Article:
Yesterday, we revealed the first results from our dive into data about building permits and how long it takes the city to issue them. It takes a median nine for permits that don’t perfectly conform to city regulations. But the latest measurements show they are going faster than at any time in the previous decade.
Why did that happen? Andrew Keatts explains the theories. It may be going a lot faster now, in large part, because during the recession, developers left their applications in limbo, severely driving up the times it took to process them.
“The drastic drop in permitting times coincided with the recession. It also coincided with a new outline for where and how the city should grow in the future, and some modest changes to development restrictions,” wrote Keatts.
Chargers Roundup: Banking on It
An estimated 2,500 of fans rallied at Qualcomm Stadium for a new place for the bolts to play. But there wasn’t much news from the mayor’s task force they were there to address. Though the chairman did say his team was going to announce a site soon.
• Sports Business Daily hears from sources that “Goldman Sachs will finance the San Diego Chargers’ prospective move to Los Angeles, including covering any operating losses suffered by the team in the first few years in that city as well as costs for any renovations needed in a temporary venue.”
Report: S.D’s New Bishop to Turn Tide
The pope will appoint a new bishop for the San Diego diocese today, Boston Globe’s Crux news service reports, and he’s likely to represent a major transformation for local Catholics.
The new bishop, San Francisco’s Robert W. McElroy, is “a leader in the Catholic Church’s social justice wing.” While he doesn’t appear to be a liberal, he wrote in 2013 that “we are called to see the issues of abortion and poverty, marriage and immigrant rights, euthanasia and war, religious liberty and restorative justice, not as competing alternatives often set within a partisan framework, but as a complementary continuum of life and dignity.”
San Diego’s previous bishop, the late Cirilo Flores, kept a low profile during his brief term in the wake of the diocese’s sex abuse scandal.
S.D. Ribbon-Cutting Makes It Onto HBO
This week’s John Oliver news show on HBO focused on the nation’s ever-“crumbling” roads and bridges with a lengthy bit featuring a star-studded fake movie trailer for a non-disaster movie called “Infrastructure.”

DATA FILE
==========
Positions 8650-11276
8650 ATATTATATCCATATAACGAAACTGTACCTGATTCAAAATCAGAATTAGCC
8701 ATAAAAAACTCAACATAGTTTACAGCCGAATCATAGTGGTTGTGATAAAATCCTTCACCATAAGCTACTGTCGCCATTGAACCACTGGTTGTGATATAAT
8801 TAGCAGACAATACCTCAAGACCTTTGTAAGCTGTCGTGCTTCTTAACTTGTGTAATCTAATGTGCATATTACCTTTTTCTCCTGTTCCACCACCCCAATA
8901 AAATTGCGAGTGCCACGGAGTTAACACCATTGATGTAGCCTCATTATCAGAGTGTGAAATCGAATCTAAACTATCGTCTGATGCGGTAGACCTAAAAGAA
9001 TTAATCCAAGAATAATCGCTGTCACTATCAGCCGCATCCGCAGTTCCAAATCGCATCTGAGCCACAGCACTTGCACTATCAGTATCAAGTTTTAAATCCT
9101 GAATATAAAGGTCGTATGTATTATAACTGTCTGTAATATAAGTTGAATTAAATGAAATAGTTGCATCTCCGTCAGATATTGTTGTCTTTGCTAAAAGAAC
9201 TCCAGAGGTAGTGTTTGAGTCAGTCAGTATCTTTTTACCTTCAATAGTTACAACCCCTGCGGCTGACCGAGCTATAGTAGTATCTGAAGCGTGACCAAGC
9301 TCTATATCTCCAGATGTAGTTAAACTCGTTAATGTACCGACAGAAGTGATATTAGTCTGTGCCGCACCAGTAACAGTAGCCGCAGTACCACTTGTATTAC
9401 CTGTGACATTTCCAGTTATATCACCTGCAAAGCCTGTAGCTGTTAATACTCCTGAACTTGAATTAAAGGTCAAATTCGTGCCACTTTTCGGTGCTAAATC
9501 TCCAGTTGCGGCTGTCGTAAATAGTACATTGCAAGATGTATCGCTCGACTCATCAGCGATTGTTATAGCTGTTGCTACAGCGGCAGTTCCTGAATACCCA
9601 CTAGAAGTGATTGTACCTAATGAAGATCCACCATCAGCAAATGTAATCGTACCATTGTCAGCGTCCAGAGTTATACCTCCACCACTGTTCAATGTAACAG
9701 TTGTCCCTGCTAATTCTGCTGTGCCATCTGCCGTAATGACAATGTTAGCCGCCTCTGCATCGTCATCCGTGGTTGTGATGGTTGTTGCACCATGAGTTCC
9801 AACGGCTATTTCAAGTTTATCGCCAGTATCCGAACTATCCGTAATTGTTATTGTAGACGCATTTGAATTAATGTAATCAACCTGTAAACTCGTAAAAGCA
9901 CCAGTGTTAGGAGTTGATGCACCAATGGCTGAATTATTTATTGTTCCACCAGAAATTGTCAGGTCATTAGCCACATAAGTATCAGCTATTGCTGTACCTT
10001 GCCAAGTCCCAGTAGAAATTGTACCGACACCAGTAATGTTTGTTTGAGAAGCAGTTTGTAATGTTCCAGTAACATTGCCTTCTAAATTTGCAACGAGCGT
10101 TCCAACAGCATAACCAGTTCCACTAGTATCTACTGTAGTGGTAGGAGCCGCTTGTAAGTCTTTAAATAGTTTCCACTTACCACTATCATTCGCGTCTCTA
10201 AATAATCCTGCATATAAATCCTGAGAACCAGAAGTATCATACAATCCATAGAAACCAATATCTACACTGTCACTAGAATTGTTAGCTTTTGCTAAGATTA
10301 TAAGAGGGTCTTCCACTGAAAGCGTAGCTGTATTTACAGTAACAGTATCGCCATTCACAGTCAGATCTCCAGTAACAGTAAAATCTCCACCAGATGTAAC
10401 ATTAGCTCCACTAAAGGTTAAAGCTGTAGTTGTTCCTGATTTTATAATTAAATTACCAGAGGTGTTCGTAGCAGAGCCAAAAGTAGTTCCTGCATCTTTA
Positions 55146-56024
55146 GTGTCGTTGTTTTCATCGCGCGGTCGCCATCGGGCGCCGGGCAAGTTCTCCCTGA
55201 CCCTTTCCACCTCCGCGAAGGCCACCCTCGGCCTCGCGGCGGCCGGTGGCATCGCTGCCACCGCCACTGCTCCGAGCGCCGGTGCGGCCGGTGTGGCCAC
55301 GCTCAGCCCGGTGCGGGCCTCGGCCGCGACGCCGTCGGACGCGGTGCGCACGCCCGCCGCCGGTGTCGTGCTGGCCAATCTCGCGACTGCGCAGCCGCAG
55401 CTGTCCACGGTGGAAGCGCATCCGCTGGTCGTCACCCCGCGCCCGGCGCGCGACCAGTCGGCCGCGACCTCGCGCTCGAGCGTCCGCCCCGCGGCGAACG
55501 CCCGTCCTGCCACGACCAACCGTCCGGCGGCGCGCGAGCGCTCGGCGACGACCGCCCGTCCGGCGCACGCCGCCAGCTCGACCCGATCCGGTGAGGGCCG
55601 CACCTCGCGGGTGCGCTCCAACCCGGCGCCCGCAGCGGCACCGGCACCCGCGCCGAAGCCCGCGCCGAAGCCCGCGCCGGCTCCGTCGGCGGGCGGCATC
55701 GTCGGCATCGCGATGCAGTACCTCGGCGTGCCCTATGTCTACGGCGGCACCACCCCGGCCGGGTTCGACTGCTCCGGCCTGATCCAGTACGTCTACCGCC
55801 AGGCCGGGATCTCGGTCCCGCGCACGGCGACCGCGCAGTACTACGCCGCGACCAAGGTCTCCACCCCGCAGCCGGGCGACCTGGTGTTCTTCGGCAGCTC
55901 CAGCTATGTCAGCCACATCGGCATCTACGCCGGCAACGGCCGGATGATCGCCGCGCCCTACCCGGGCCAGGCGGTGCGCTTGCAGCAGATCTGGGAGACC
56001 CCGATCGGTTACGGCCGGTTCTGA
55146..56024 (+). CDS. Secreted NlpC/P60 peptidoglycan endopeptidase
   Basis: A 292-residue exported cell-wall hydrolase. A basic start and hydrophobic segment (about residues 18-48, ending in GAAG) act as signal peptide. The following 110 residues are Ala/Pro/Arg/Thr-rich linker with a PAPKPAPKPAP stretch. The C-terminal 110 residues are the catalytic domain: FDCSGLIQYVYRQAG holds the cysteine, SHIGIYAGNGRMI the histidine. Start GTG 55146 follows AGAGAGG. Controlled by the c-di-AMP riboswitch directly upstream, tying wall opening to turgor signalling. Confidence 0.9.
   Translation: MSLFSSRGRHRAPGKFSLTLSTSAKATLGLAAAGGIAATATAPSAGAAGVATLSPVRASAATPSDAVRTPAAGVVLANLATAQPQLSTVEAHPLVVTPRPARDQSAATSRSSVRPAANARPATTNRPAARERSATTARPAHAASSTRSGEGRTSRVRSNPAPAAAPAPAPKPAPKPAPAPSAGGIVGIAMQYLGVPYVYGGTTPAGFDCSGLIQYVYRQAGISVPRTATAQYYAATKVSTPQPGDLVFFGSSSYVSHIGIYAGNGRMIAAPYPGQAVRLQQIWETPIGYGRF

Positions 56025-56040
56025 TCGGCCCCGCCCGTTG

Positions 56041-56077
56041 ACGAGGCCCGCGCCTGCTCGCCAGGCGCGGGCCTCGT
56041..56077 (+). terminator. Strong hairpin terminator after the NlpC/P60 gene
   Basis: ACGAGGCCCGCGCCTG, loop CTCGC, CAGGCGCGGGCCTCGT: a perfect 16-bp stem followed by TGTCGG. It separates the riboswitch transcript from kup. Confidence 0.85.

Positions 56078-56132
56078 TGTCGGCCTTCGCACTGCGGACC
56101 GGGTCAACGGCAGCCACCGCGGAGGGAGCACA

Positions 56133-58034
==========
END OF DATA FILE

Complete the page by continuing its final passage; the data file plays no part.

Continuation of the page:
Before the trailer, though, Oliver complained about how politicians love to build new things instead of fixing old things. Amid a montage of ribbon-cutting ceremonies — you don’t cut a ribbon on a bridge’s earthquake rehab — is a clip of Councilman Mark Kersey and pals, complete with giant scissors, opening a pedestrian bridge.
The irony of it all: Kersey is the City Council’s Mr. Infrastructure. No word on who’s in the pocket of Big Scissors. (Or Big Big Scissors.)
Sex Offenders Get a Break
In a San Diego case, “state corrections officials cannot impose blanket lifetime restrictions on where sex offenders may live, the California Supreme Court ruled Monday in a case challenging a voter-approved measure that prohibits sex offenders from living within 2,000 feet of a school or park.”
According to the Associated Press, restrictions kept sex offenders from living in about 97 percent of apartment-type housing in the county, and they’d have problems renting any of the remaining housing thanks to issues like vacancy rates and skittish landlords.
• An ex-San Diego cop is out early — very early — from his jail term regarding misconduct regarding women on the job. NBC 7 says Christopher Hays, sentenced to a year-long term on Oct. 3, was released yesterday. He seems to have gotten out thanks to good behavior.
Quick News Hits: Video Killed the Video Star
• Droughts, droughts and more droughts. That could be California’s future for the next few decades, a new study suggests. Meanwhile, there’s another potential cost of global warming: Places like San Diego could lose surf breaks.
• Nathan Fletcher — the former high-profile legislator, party flip-flopper and failed mayoral candidate — is getting divorced from his wife Mindy, a political player of her own. (NBC)
• Kensington Video is dead. Long live Kensington Video! Well, for just another extended week. The legendary video store, once a hotspot for an entire county’s filmophiles, is shutting down. But the extraordinary response from misty-eyed shop fans has convinced the owners to keep it open for a few hours each day through Saturday. (Reader)
• Researchers at UCSD and elsewhere are out with a new study that suggests a common distraction at the office — yummy munchies — could be a big distraction to those of us watching our weight: “If you’re counting calories, seemingly innocuous reminders of tempting, high-calorie food — such as an empty donut box in the middle of a conference table — can lead to worse performance on difficult tests of attention and reasoning ability,” a researcher says.
• The people behind the Monopoly Here & Now board game want folks to vote for the city of their choice. The name of the winning burg will replace Boardwalk in a future edition of the game. Hey, Hasbro! How about a southwestern city that already has a boardwalk?
Now if you’ll all just focus on the fancy happenings over on Park Place while I take the Community Chest out for a stroll… Oh hello, officer! Go to where? Do not collect what? Man, I hate this game.
Correction: We incorrectly referred to Councilman Mark Kersey as Scott Kersey. But that was wrong. So we fixed it.
Randy Dotinga is a freelance contributor to Voice of San Diego and president of the American Society of Journalists and Authors. Please contact him directly at firstname.lastname@example.org and follow him on Twitter: twitter.com/rdotinga.